There has been many PILs, writs filed in various high courts and Supreme Court in India to criminalise marital rape, also, the Justice Verma Committee after the Nirbhaya gang rape case and murder, suggested to criminalise marital rape, but the mentality of the Officials, Authorities and Government is quite orthodox and CHUTIYA, because they say that the concept of rape cannot be applied in India due to wide spread of illiteracy, poverty, religious beliefs etc. have failed to protect married women in India from brutality by their husbands. In the case of State of Karnataka V. Krishnappa, it was held that forced sex is unlawful intervention to one’s right to privacy. In Suchitra Srivastava V. Chandigarh Administration, it was held that women have the right to dignity, personal liberty with the right to choose her sexual partner. In another cases of Budhan Choudhary V. State of Bihar and State of West Bengal V. Anwar Ali Sarkar, it was held by the Supreme Court, that exception 2 of section 375 defeats the purpose of the section to punish the accused who engage in inhuman activity of rape, sexual assault etc.
According to the data by The Indiana University Press, 1990, states that 1 in every 7 women who have been married has been raped in by their husbands. According to United Nation, more than two-thirds of women aged between 15-50 in India have been subjected to forced sex, beaten, tortured along with a demand for dowry. Many countries have enacted marital rape laws, repealed marital rape exceptions. Recently Indonesia and Turkey have criminalized the marital rape in 2005 and Mauritius and Thailand in 2007.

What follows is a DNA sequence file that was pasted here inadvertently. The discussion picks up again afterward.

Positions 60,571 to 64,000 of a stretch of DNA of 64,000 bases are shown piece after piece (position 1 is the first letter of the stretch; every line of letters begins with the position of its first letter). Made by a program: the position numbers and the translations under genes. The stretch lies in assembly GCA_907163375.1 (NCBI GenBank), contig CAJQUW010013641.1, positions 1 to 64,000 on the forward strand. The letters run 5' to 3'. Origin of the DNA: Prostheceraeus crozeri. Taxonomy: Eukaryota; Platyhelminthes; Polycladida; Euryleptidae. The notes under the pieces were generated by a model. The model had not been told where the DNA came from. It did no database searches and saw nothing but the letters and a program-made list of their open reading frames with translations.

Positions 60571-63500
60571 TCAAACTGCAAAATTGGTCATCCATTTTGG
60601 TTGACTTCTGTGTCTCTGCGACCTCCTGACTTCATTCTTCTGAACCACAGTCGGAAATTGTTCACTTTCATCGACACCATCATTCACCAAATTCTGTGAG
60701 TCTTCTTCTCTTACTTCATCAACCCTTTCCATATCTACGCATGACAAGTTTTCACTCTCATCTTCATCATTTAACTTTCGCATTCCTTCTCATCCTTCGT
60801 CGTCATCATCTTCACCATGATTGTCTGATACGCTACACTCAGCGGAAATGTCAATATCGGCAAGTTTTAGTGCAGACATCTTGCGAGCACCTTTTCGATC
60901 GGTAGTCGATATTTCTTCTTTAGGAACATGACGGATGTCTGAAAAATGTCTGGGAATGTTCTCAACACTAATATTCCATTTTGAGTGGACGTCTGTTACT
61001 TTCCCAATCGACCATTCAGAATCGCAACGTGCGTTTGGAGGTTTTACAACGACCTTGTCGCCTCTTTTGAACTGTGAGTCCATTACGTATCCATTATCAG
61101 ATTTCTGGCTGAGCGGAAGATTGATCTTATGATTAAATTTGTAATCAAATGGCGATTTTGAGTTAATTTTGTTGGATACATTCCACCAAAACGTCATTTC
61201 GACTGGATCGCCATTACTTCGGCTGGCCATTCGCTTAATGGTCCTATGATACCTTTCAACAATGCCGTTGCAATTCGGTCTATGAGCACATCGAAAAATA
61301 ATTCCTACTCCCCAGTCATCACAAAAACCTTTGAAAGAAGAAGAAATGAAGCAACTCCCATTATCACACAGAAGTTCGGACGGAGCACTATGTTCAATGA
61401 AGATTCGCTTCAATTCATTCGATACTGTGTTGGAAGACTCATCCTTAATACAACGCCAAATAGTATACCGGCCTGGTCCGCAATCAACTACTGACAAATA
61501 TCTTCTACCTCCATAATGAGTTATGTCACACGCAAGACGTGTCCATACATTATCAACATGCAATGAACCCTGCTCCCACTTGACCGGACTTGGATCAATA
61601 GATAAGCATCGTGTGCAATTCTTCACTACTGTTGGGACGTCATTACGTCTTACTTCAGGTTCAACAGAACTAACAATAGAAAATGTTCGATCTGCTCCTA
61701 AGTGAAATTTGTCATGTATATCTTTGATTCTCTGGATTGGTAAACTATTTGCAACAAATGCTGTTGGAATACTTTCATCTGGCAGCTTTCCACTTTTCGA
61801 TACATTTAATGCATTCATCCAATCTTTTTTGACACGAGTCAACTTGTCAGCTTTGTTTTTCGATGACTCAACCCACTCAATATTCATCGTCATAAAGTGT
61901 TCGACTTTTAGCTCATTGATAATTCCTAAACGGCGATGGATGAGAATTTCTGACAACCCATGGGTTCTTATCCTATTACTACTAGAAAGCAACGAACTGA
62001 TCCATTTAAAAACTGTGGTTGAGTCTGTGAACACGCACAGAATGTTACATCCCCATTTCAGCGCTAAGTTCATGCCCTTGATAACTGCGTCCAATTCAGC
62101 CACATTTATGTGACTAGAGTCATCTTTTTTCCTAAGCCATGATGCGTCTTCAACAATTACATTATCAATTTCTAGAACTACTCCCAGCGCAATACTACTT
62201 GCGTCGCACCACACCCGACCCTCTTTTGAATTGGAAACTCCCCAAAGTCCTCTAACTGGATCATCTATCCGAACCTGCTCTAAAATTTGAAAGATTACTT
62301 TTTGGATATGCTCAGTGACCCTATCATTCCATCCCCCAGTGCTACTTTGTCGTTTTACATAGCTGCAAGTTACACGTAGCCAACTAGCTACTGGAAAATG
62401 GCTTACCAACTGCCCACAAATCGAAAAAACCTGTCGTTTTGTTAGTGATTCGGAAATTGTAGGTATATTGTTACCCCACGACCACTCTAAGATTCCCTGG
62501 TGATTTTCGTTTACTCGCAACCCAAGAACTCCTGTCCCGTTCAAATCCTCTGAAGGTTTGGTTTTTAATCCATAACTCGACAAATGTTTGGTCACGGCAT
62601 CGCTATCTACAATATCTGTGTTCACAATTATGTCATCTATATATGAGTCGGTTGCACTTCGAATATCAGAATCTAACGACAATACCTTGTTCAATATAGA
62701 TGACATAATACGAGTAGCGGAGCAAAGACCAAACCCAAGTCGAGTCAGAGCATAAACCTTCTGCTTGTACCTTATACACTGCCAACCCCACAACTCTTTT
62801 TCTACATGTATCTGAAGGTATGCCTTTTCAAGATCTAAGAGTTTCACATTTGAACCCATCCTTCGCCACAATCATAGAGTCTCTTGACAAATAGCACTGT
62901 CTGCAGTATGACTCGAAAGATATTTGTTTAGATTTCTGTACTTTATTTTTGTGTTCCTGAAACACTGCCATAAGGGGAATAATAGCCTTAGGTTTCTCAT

Rape is one of the most heinous crimes in today’s era. It is an immaterial fact that a women is married or not because raping a women is a serious and barbaric crime committed by either men or husband and both of them should be punished equally. However, it is difficult for a married women to escape abusive conditions at home because they are legally and financially tied to their husbands. Marital rape should be covered under anti-rape laws in India because she should be allowed to protect her dignity. The official data on marital rape is meaner, activists and lawmakers maintain there is plethora of evidence to imply it is on the rise. If a woman marries, it should not mean that she has lost her dignity against her husband. She cannot be considered as a property of the husband. She should be empowered to say no, if she is not willing to have sex with her husband. Women today who suffer from such crimes must be made aware of their rights and the remedies available to them against such heinous acts. Women should raise their voice against such mistreatment backed by support from the society. Indian culture has always emphasized on equality, strength and not on abuse, control or power. Therefore it is expedient to the need for justice for women that the Indian judicial system criminalizes marital rape and includes it as a fault ground for divorce.
Brutality by men against ladies is a longstanding issue and stays broad. not long ago it was authorized by the law's lack of interest. A short perusing of legal choices over a scope of various lawful issues shows that viciousness is regular
The expanded jurisdiction of the locus standi in respect of public interest litigation has enabled the Supreme Court to become the saviour of human rights on several occasions.